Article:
It seems like yesterday when we celebrated the dawn of this century dubbed as the African century. Yes, we can say that for the first time in the history of world soccer, we can stand tall and proclaim proudly that one of our own did Africa proud.
As we look forward to the next decade, we have no choice but to reflect on the whole question of empowerment and the role of the state in nation building.
It was only two weeks ago that ZANU-PF held its annual conference under the theme of total economic empowerment and indigenization.
A few weeks before, the African National Congress (ANC) held its National General Conference and one of the issues discussed was nationalisation as a strategy to transform the inherited dualistic economy.
South Africa is the youngest post-colonial African state. Zimbabwe is already 30 years old. Nation building remains a challenge for many of the post-colonial African states.
After 30 years of independence, it is significant that the relationship between the black majority and wealth is yet to be understood as are the causes of sustained poverty even under majority rule.
Are Africans poor because of the actions of other people? Can the state be a trusted agent for transformation? Can an electoral system be trusted to produce leaders with the kind of understanding of what needs to be done to create a conducive environment for wealth creation? How should benefits from the exploitation of resources be shared? How can risk capital which is not abundant in Africa be attracted and deployed to benefit all?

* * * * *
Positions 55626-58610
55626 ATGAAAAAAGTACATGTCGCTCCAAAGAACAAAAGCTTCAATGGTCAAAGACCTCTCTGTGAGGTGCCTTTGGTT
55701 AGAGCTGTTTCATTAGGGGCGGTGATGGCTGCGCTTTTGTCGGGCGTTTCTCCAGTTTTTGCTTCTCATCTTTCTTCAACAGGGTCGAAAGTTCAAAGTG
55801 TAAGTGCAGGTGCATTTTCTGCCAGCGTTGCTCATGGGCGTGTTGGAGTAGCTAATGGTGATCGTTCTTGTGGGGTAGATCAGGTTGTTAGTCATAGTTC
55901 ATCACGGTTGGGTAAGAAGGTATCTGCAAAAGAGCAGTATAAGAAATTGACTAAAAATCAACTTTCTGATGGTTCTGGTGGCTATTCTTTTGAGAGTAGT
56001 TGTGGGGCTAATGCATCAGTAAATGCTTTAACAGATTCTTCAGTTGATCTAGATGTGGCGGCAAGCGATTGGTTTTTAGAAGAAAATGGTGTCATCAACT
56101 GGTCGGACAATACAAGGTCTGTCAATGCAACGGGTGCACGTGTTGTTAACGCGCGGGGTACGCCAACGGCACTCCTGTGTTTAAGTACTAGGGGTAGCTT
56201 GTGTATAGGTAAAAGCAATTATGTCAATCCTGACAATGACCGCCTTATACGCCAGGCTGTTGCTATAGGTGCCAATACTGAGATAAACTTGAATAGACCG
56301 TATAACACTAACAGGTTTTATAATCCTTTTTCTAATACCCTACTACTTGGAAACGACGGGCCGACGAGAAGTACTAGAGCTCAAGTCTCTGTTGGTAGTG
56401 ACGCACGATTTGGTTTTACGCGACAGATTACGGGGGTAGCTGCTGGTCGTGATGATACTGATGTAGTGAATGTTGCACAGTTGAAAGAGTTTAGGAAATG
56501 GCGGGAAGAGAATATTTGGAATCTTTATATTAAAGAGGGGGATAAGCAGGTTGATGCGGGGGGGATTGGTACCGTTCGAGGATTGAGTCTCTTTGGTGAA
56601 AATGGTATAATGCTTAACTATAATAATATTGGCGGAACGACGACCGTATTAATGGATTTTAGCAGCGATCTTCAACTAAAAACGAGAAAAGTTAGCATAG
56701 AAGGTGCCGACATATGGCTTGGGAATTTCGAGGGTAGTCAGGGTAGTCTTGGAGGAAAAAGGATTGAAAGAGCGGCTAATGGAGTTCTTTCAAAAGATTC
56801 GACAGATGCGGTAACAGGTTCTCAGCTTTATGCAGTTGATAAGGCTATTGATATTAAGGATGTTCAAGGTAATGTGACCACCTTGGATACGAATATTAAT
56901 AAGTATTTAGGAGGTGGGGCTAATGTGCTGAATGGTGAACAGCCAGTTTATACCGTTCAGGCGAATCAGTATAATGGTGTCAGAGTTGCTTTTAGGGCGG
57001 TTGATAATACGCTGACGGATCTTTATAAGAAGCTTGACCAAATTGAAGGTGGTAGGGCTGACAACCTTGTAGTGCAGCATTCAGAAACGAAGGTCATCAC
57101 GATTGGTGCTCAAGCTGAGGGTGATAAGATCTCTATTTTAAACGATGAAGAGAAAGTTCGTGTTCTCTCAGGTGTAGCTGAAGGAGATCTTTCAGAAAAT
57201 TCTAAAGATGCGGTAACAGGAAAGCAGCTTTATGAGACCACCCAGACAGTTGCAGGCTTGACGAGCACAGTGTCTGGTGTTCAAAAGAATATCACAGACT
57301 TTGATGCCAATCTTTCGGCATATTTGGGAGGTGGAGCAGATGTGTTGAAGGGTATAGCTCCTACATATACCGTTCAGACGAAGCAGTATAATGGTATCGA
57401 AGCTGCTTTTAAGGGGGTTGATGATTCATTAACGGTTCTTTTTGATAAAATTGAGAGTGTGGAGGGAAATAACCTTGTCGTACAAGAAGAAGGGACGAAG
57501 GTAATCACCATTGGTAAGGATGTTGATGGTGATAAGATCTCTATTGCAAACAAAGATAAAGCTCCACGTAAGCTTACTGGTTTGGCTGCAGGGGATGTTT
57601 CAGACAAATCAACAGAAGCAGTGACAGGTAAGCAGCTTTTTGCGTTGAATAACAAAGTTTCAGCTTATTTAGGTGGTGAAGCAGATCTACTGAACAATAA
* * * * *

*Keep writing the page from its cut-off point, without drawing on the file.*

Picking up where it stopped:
In the absence of a rational explanation of the condition that the majority of the African people live under, it is easy to attribute poverty of blacks to some kind of conspiracy by the rich and more significantly to imperialism.
In the case of Ghana, for example, after 54 years of self rule, the same arguments are used to explain black poverty as in the younger countries suggesting that as we look forward to a secure and brighter future, we need to review our own conceptual understanding of the construction of capital and what is required to lift our standing as a people.
The only country that has established a full department of state to deal with the question of indigenization and economic empowerment is Zimbabwe.
Why Zimbabwe? Zimbabwe faces similar challenges to the ones faced by its sister African countries. The country has invested in building a solid foundation of intellectual and human capital and yet the investment has not produced the kind of outcomes expected in building a shared future.
As I began writing this last installment of 2010, it dawned on me that a decision that was made by the government of Zimbabwe (GOZ) a few weeks ago to replace the empowerment model with a new approach will create its own opportunities and challenges in the coming decade.
A decision was made to create a Sovereign Wealth Fund (SWF) that will house the government’s interests in the productive sector. By taking this approach, the government has abandoned a model used in South Africa that has seen a few individuals amassing substantial personal wealth in the name of indigenization.